Special Counsel Robert Mueller’s final filings against former Trump campaign manager Paul Manafort are likely bad news for Manafort, but may be — oddly — good news for President Donald Trump.
Mueller and his team made their final required filing in Manafort’s case late Friday, submitting a “government sentencing memorandum” to the United States District Court in Washington, D.C., justifying their request for a harsh, 17-year prison sentence against Manafort.
In it, the government argues that Manafort “chose repeatedly and knowingly to violate the law— whether the laws proscribed garden-variety crimes such as tax fraud, money laundering, obstruction of justice, and bank fraud, or more esoteric laws that he nevertheless was intimately familiar with, such as the Foreign Agents Registration Act (FARA),” both before and after he was under scrutiny by the Special Counsel.
Manafort’s portfolio of crimes include incidents going back more than a decade to 2005, to when Manafort was a lobbying the federal government on issues involving Russia and Ukraine. They run all the way up to last year, when Manafort was discovered to have engaged in witness tampering, even after he was indicted on tax fraud charges.
But what the government sentencing document — and Manafort’s apparent list of transgressions — doesn’t include is evidence of actual collusion with Russia during the course of the Trump for President campaign, the actual focus of Mueller’s investigation. Instead, the filing simply says that Manafort committed some of his crimes while under the “spotlight” of the campaign.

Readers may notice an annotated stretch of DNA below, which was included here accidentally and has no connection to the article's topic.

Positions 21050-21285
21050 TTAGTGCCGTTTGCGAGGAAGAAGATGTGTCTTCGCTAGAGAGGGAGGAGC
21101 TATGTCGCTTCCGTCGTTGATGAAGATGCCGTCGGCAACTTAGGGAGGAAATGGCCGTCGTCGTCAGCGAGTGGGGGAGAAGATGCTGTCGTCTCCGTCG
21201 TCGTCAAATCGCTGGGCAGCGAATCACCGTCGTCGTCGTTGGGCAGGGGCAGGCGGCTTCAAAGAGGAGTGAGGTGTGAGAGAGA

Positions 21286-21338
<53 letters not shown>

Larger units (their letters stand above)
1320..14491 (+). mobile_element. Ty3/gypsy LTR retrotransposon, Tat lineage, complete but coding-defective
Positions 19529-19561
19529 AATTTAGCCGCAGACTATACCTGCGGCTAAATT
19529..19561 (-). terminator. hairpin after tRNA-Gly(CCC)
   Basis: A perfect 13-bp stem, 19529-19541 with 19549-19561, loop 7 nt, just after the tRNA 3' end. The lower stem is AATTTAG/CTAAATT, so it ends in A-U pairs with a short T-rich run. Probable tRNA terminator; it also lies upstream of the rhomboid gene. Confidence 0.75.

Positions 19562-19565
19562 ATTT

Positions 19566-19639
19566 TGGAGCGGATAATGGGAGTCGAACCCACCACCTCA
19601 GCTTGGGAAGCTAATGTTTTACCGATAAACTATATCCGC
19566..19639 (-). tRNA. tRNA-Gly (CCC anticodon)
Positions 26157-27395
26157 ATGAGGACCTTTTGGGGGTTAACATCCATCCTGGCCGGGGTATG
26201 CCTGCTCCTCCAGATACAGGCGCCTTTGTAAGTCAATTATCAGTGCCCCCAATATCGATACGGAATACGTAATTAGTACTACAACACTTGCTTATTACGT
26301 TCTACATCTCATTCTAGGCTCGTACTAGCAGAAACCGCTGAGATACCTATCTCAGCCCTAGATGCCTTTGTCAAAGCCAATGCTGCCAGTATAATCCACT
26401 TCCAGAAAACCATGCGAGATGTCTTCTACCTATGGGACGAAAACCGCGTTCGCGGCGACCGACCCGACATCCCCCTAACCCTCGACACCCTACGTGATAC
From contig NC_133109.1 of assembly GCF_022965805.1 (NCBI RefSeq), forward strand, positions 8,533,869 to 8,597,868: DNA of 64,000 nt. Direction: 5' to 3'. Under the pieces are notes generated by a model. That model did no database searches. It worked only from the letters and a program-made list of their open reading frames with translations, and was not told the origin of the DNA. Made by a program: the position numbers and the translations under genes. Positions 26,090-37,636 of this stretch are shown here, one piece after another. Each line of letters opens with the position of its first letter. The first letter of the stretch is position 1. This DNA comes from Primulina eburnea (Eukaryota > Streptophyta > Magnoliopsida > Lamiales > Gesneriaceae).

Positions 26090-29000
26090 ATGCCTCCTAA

“His criminal actions were bold, some of which were committed while under a spotlight due to his work as the campaign chairman and, later, while he was on bail from this Court,” Mueller’s filing says. “Given the breadth of Manafort’s criminal activity, the government has not located a comparable case with the unique array of crimes and aggravating factor.”
The document is by no means easy on Manafort, and it shouldn’t be. There does not appear to be an authority Manafort didn’t lie to, both before and during the Mueller investigation, and Manafort doesn’t appear to have much of an excuse as to why, except some stories about a particularly difficult childhood, which the government argues is no mitigating factor at all.
But Democrats will be disappointed to note that Trump’s campaign is almost never mentioned in the 25-page filing (although there are a few redacted portions that could demonstrate some connection to the president and his 2016 campaign). Russia is, of course, mentioned, but only in relation to Manafort’s lobbying work on behalf of Viktor Yanukovych, which ended before 2014, and well before Trump ever entered the 2016 presidential race.
Potential “collusion” between the Trump campaign and the Russian government is never mentioned.
One item does seem to be from the correct era — an instance of “false statements to the Department of Justice” in late 2016, just before the presidential election — but those statements appear, based on the filing, to relate to Mueller’s (and before him, the Justice Department’s) investigation of his work with Ukraine. Instead of lying about something new, it seems Manafort was still covering for actions he took years earlier.
Mueller’s report is expected in early March, but so far, it seems, may have little in the way of evidence that the Trump campaign is guilty of collusion, as a number of Democrats desire.